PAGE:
What could be better and indeed more British than a classic Sunday Roast? Well, how about one for which all of the ingredients are sourced locally? So the centrepiece – the meat, whatever your chosen one is, the potatoes and all the veg, as well as fruit to make a pukka pie (no not that kind) and the cheese to round things off, all of it from incredible producers growing and rearing to the highest standards.

For some restaurants serving a 100% locally sourced Sunday roast is absolutely nothing new – it’s part of what you do, built on years of established relationships with a fantastic network of local suppliers carefully cultivated and nurtured. For others, the reality of building such a network can be a serious challenge.

Monday night saw the launch of a new supplier network for chefs in the Bristol and Bath area. We’ve teamed up with fresh-range an online platform bringing together award-winning producers in Somerset and Gloucestershire, many of them organic, meaning low food miles and no need for days or weeks of haulage and storage. Most of the food is baked, caught, cooked, cut, laid, picked or produced just before being delivered to the door. Simple – eh?

Farmers and chefs tucked into a tasty discussion about how best they could satisfy each other’s appetite for building relationships that work for both parties and achieve the end goal of providing the public an exceptional food experience. As with all the best discussions it was done around a table, inspired by the ultimate mini-roast dinners, produced exclusively with ingredients from fresh- range by Josh Eggleton’s team at his latest venue – Chicken Shed, on the waterside in Bristol. Mini Yorkshire puds stuffed with succulent beef, roast potatoes with dipping bowls of gravy – you get the idea.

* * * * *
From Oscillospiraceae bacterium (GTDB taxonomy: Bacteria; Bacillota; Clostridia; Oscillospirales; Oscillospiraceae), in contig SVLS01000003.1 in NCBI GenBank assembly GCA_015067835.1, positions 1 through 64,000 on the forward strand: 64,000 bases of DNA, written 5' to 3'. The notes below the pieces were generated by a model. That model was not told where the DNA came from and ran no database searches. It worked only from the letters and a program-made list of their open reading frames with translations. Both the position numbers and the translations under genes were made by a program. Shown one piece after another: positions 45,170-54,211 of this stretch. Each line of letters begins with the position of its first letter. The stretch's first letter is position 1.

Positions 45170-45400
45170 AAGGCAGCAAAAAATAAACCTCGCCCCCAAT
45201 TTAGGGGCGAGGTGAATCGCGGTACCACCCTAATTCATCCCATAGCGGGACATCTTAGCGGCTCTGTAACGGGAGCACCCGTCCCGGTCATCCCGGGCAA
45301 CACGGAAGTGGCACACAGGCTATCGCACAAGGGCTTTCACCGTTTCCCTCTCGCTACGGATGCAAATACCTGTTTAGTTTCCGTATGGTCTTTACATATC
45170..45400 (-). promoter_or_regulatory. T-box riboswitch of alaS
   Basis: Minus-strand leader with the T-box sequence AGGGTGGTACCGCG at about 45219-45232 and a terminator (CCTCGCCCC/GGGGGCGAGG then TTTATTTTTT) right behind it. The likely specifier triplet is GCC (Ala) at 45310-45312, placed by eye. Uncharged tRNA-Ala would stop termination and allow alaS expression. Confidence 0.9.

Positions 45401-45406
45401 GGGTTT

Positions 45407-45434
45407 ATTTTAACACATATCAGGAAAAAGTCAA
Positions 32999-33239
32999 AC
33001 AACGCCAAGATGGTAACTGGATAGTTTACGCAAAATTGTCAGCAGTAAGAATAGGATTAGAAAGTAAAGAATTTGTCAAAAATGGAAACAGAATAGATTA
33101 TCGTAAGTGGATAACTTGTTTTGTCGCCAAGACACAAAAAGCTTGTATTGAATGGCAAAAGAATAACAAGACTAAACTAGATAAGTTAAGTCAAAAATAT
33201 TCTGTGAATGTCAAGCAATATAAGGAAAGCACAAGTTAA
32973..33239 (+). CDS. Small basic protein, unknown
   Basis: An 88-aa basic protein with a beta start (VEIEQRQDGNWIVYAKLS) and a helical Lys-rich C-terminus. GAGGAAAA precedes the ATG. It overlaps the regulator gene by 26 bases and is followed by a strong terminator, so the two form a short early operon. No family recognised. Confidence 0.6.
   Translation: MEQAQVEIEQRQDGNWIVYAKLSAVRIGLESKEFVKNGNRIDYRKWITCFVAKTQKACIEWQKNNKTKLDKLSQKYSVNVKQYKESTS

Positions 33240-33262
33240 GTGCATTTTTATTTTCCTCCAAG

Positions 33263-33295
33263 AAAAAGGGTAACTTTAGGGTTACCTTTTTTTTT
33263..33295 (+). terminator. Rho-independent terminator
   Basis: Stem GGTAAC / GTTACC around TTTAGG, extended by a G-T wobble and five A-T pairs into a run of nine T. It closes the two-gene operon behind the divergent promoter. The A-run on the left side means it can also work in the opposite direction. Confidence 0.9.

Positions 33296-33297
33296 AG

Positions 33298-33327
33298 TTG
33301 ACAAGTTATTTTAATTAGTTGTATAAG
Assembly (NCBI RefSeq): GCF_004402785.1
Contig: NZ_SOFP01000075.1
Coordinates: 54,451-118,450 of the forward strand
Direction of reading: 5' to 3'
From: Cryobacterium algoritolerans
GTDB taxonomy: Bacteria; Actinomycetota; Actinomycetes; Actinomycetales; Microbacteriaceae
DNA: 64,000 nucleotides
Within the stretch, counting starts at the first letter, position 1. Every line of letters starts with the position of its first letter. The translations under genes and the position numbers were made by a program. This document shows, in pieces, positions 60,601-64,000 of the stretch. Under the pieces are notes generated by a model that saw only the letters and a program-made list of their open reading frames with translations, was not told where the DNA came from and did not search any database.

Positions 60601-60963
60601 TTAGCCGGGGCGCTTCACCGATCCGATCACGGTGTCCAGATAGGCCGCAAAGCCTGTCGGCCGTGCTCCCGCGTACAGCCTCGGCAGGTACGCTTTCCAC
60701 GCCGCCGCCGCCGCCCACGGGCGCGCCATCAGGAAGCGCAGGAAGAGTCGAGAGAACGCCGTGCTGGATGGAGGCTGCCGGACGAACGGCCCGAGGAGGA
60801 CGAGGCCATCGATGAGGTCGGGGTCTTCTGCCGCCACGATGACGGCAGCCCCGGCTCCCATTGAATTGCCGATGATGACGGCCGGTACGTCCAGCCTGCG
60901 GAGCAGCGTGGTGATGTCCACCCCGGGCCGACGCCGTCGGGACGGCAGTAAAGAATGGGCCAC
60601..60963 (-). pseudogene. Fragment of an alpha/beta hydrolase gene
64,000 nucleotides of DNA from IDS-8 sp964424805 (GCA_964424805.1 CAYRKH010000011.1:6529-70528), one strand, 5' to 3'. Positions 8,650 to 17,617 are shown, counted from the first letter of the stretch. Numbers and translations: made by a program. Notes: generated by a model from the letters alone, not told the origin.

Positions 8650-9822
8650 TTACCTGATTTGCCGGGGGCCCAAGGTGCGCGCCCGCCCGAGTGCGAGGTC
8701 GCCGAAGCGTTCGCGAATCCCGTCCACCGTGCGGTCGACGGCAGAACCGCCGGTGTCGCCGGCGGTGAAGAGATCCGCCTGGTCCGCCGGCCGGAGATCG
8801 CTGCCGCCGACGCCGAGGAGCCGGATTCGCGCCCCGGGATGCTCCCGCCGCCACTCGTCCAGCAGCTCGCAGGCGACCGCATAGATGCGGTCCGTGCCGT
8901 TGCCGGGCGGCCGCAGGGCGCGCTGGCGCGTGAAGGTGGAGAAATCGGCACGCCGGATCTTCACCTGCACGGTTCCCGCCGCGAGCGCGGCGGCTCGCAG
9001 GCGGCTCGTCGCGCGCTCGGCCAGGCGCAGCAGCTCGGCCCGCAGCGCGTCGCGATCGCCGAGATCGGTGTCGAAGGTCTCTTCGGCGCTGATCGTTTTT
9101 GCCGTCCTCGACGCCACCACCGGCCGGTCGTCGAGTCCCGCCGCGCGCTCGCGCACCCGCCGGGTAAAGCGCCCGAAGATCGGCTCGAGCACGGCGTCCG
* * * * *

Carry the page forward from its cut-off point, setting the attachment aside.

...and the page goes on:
Rich Osborn, Director of fresh-range opened the discussion by asking what needed to be true to produce a 100% locally sourced Sunday roast, ordered and delivered as close to the day as possible?

Consistency was a running theme from the chefs in the room, from those at restaurants including Birch and No Man’s Grace. Too often, it was said, meat changes from one week to the next. Quality and price were two other potential challenges. One chef said he doesn’t serve chicken because he can’t find a supplier producing a good enough bird. While another wanted assurances that customers would pay more to know where their meat came from.

Rich said that by bringing together more restaurants and local producers there was an opportunity to create a virtuous local circle – creating a robust supplier network which could only grow and better meet the needs of chefs and restaurants.

Bristol restaurant Yurt Lush, named best Sunday Roast last weekend at the Bristol Good Food Awards, is taking the lead and serving its loyal customers a 100% locally sourced Sunday roast with all of the ingredients supplied by fresh-range.

A locally produced Sunday Roast is just the start, and with the mushrooming of online purchasing platforms and aggregators like fresh-range now providing producers with a route to chefs and chefs a short cut to the finest farmers and food in the area, we believe this could be the start of a local food revolution. As we left, farm visits were being arranged…

Take a look at what fresh-range can offer.